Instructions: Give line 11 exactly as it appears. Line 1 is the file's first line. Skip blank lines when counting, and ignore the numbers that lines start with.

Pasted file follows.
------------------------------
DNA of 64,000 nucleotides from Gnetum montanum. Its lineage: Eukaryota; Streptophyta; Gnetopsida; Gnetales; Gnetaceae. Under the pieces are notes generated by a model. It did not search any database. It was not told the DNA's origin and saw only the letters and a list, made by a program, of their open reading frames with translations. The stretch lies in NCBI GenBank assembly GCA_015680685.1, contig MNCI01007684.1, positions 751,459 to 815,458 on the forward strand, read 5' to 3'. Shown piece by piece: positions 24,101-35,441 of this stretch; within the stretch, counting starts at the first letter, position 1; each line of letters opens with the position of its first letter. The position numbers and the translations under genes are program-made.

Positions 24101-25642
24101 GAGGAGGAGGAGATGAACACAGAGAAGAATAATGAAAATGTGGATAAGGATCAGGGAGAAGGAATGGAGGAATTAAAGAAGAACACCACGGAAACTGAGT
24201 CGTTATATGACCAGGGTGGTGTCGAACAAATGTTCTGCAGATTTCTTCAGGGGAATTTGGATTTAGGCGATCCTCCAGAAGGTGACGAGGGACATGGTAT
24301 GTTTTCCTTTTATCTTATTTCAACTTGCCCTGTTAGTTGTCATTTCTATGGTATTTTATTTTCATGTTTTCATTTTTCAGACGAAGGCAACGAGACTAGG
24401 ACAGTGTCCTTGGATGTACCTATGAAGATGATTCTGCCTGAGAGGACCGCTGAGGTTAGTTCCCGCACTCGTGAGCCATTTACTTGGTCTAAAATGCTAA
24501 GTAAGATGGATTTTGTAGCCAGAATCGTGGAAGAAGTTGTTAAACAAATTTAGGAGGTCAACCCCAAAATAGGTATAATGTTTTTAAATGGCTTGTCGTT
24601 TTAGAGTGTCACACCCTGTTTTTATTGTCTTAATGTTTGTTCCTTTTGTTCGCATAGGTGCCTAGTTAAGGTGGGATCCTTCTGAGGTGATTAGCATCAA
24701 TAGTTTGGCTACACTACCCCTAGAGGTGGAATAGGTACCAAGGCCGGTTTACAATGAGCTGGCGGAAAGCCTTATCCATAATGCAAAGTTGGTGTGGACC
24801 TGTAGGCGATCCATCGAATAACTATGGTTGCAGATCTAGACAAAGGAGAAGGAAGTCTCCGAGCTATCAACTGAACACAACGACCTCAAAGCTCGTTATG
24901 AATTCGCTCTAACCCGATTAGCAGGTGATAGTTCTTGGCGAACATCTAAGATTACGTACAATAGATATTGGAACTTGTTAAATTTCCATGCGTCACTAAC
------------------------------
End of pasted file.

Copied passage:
24901 AATTCGCTCTAACCCGATTAGCAGGTGATAGTTCTTGGCGAACATCTAAGATTACGTACAATAGATATTGGAACTTGTTAAATTTCCATGCGTCACTAAC